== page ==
Pragmatic pharmacoeconomic analyses by using post-market adverse drug reaction reports: an illustration using infliximab, adalimumab, and the Canada vigilance adverse reaction database Academic Article uri icon

  •  
  • Overview
  •  
  • Research
  •  
  • Identity
  •  
  • Additional Document Info
  •  
  • View All
  •  

abstract

  • Abstract Background The prediction of the real-world cost of adverse drug reactions (ADRs) has historically relied on the data from randomized controlled trials (RCT). However, trial conditions do not always reflect the real-world applications of pharmaceutical products; hence, they may not accurately portray the actual risks of ADRs associated with them. The objective of this study is two-fold: (a) demonstrate whether and how post-market and RCT ADR data could lead to different conclusions for a set of drugs of interest, and (b) evaluate the potential economic impact of the post-market ADRs associated with those drugs. Methods We selected two TNF-α inhibitor biologics, infliximab and adalimumab, and used the Canada Vigilance Adverse Reaction (CVAR) online database as a source of post-market ADR data. Adverse reaction data from RCTs were obtained from ClinicalTrials.gov. Direct healthcare costs associated with adverse reactions were obtained from Canadian Institute for Health Information (CIHI) or Interactive Health Data Application, Alberta. We calculated post-market ADR rates and compared them with those found in the randomized controlled trials of these two drugs. Using the post-market data, we estimated the costs associated with serious ADRs from three perspectives: patient, health system, and societal. Results For both drugs, the post-market and RCT data exhibited significantly different adverse reaction rates for several different clinical outcomes. As a general trend, more serious adverse reactions, such as death, appeared to have a higher rate in post-market applications compared to the clinical trials. The estimated average annual economic burden of the severe adverse reaction outcomes ranged from $10 million to $20 million for infliximab and $6 million to $19 million for adalimumab. Conclusions The frequency and severity of post-market adverse reactions associated with pharmaceutical products may significantly differ from those detected in the clinical trials. Despite possible methodological differences, this is due to the fact that post-market data reflect the externalities of the real-world that are absent in RCTs. The economic burden of adverse reactions can be substantial, and the cost calculated using post-market data is better reflective of the cost of ADRs in the real-world.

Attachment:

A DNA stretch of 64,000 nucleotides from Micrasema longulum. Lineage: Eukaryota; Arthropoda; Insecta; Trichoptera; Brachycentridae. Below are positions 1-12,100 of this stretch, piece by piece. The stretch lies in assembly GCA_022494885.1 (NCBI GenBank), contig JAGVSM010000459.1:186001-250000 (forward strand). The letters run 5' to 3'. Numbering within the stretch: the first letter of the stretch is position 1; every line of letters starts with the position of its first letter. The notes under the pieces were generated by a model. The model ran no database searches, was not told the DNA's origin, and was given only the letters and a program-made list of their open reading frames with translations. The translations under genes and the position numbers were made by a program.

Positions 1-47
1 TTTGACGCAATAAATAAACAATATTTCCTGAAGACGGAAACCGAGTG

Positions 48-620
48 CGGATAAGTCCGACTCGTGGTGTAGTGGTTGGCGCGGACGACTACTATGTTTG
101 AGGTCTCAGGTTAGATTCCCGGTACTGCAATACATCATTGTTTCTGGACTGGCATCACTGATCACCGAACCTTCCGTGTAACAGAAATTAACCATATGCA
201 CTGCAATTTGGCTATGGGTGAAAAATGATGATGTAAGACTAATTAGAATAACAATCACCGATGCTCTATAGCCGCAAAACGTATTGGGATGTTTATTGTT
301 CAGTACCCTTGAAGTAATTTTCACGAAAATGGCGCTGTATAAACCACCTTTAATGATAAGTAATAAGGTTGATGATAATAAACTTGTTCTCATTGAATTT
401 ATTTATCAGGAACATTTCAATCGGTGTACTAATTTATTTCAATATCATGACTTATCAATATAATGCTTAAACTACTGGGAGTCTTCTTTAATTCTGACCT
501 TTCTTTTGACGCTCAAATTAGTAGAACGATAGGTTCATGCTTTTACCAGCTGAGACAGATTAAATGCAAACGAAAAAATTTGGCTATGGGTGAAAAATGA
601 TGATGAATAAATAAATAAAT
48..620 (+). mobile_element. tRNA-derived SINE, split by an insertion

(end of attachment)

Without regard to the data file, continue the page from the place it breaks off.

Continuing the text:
publication date

  • December 2021